News: Cultivating a counterinsurgency mindset: 3/3 Marines polish infantry skills for fall deployment
Story by Cpl. Reece Lodder
MARINE CORPS BASE HAWAII -- Shielded behind the walls of an enemy compound, a heavily armed squad of Marines huddled together and impatiently waited for the command to enter.
Toiling through obnoxious heat in Marine Corps Base Hawaii’s new military operations in urban terrain training facility, these infantrymen with India Company, 3rd Battalion, 3rd Marine Regiment, assaulted the maze of buildings with vigilant eyes and ready weapons, Aug. 15, 2011.
The compound was unfamiliar, but the environment and the tactics they used to clear it were the same they had practiced over recent months.
Sgt. William Grube, a squad leader with India Company, 3/3, watched his squad as they communicated and cleared each building. He said the incessant cycle of MOUT training tested the Marines to improve their reactions by repetition.
Though the motions bordered on monotonous, they forced the Marines to stay alert — a necessity for counterinsurgency operations they’ll soon conduct on deployment.
“If this isn’t done over and over again, they won’t be ready when it counts,” Grube, from Azle, Texas, said.
Lance Cpl. Joel Christensen, a team leader with India Company, 3/3, led his team through rooms, and up and down stairs as they tackled different scenarios.
“Training to clear complex compounds here makes clearing simpler ones in country a lot easier,” Christensen, from Springfield, Ore., said.
He said the 360-degree environment helped each of the Marines sharpen their skills and senses, and allowed team and squad leaders to learn how to lead in the absence of visual contact with their Marines.
After completing the Island Viper exercise here last week, the Marines of 3/3 are continuing to progress through their predeployment training program — and this counterinsurgency training extends beyond the MOUT facility. Each of the companies rotated through training activities, refreshing their skills on immediate action drills, surveillance systems and convoy simulators.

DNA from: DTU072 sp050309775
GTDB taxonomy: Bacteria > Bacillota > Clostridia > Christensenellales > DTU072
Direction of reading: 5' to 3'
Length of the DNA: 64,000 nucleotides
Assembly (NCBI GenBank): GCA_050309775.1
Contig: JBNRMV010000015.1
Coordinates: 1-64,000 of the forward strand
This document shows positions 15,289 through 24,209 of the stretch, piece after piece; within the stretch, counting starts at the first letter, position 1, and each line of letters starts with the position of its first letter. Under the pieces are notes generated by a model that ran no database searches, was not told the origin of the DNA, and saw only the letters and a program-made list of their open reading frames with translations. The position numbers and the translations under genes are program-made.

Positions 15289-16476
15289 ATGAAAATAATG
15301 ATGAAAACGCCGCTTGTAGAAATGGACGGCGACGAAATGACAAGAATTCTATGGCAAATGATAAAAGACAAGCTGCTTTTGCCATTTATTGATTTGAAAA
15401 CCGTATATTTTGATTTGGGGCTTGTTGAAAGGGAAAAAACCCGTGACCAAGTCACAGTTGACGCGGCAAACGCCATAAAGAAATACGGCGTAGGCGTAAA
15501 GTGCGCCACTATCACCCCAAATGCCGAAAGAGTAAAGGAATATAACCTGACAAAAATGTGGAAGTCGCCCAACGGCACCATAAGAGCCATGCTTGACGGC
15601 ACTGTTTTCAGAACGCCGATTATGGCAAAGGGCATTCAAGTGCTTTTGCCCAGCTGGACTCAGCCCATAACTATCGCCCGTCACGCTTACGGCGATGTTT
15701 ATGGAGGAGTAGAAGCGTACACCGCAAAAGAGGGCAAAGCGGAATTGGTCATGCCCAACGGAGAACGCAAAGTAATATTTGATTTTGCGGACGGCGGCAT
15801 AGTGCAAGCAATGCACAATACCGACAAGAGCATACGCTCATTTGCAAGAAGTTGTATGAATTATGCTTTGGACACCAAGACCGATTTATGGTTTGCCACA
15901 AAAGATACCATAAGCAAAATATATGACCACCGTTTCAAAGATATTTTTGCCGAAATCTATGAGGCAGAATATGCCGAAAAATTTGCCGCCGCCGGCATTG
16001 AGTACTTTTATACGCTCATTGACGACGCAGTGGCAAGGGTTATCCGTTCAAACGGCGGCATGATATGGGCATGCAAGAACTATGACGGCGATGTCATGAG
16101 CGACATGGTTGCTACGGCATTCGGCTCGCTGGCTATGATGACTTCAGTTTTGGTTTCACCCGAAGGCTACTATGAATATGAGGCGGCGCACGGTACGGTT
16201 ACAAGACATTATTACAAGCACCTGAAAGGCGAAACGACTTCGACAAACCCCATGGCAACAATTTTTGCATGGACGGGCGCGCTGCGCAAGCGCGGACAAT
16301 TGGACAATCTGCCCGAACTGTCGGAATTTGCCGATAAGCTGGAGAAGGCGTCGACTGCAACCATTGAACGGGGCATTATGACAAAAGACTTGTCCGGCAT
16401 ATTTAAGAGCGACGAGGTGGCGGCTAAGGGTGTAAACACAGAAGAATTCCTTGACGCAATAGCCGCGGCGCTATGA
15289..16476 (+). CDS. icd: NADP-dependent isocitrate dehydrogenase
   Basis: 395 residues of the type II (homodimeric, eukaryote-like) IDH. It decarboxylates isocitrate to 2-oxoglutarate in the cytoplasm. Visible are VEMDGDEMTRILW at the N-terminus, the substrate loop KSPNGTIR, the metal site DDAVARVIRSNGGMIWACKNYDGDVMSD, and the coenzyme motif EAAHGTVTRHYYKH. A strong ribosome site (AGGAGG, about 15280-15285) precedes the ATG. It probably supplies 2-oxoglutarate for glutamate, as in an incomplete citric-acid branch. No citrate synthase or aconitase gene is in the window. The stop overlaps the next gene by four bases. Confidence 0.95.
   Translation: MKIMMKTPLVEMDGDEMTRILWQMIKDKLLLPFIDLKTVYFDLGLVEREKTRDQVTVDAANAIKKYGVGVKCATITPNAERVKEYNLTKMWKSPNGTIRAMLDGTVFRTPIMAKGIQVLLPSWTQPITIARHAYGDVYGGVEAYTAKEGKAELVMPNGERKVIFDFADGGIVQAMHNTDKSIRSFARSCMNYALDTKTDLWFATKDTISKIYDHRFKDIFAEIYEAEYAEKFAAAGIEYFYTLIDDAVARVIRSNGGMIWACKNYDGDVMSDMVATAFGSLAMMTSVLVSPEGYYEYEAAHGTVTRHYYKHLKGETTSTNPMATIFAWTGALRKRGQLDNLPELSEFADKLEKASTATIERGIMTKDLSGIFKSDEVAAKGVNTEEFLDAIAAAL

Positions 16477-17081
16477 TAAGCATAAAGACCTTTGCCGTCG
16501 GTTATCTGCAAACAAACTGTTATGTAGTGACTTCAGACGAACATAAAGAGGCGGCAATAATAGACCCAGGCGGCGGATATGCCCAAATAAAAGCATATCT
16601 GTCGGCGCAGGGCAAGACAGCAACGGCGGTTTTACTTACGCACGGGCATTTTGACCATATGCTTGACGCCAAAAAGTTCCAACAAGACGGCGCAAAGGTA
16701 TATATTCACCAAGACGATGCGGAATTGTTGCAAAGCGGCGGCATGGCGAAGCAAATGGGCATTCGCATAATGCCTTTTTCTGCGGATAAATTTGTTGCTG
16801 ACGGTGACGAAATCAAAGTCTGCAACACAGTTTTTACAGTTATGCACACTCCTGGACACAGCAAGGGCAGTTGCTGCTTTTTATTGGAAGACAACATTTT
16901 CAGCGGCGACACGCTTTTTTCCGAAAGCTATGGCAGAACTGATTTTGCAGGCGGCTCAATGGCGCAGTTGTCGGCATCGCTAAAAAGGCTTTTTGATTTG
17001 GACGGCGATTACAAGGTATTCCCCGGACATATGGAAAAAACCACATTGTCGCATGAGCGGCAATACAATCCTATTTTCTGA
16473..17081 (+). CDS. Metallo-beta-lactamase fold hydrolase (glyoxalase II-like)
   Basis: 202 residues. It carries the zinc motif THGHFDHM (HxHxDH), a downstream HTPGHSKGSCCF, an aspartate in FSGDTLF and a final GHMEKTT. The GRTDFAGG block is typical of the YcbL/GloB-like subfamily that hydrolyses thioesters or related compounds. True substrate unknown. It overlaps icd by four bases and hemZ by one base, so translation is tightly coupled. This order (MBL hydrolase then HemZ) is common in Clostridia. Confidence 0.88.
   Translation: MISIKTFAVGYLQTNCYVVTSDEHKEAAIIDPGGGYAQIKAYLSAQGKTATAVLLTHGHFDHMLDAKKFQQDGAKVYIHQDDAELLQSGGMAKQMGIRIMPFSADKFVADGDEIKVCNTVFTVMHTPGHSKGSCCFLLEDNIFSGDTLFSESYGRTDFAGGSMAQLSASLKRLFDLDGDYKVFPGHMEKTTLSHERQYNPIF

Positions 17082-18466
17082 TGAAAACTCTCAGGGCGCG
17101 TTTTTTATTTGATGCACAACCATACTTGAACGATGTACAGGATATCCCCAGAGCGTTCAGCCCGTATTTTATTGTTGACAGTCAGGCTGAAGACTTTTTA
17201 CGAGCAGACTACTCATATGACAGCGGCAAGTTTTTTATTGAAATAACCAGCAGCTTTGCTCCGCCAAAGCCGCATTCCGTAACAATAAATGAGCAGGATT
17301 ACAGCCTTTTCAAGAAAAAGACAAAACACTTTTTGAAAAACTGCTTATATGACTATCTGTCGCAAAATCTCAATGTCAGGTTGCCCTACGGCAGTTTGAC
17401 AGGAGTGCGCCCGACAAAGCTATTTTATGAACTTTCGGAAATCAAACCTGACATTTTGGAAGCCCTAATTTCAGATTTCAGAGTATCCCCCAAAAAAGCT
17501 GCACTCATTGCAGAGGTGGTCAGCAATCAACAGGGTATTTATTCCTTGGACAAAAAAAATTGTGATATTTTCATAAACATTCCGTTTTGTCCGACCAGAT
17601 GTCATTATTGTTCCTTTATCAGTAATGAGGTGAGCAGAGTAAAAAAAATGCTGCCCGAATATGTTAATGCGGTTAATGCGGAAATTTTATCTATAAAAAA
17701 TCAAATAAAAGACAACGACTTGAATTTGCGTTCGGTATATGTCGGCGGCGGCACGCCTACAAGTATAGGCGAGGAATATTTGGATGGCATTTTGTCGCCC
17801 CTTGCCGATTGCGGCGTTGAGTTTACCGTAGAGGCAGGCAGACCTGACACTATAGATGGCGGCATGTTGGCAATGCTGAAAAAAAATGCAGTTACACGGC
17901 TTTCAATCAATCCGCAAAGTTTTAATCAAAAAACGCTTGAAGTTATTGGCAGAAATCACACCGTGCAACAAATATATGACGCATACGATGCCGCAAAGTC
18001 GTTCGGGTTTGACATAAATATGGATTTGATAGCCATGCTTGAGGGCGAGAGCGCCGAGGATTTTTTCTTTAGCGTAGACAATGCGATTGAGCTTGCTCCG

“Building our counterinsurgency mindset exposes us to all spectrums of conflict,” 2nd Lt. Christian Czajkowski, a platoon commander with India Company, 3/3, said. “It allows us to escalate from the humanitarian level to full combat operations.”
Marines with Weapons Company, 3/3, traveled cross-island to Schofield Barracks, Hawaii, to practice live-fire squad tactics.
A team of counter-improvised explosive device instructors from the Marine Corps Engineer Center of Excellence taught Marines with Lima Company, 3/3, how to locate potential explosive hazards from a distance using remote-controlled robots.
More C-IED instructors taught Marines from each of 3/3’s companies how to employ both metal and mine detectors.
While mine detectors are an engineer asset, C-IED instructor Ray Valdez said, metal detectors are essential for use by every deployed Marine.
“We’re helping Marines find explosives before their feet do,” Valdez said. “The detectors are only a few thousand dollars, but Marines are priceless.”
In late August, 3/3 will begin the Mojave Viper exercise at Marine Corps Air Ground Combat Center Twentynine Palms, Calif. This month long training event will be the battalion’s final evaluation before deploying to Afghanistan’s Helmand province in support of Operation Enduring Freedom in the fall.
This work, Cultivating a counterinsurgency mindset: 3/3 Marines polish infantry skills for fall deployment, by Sgt Reece Lodder, identified by DVIDS, is free of known copyright restrictions under U.S. copyright law.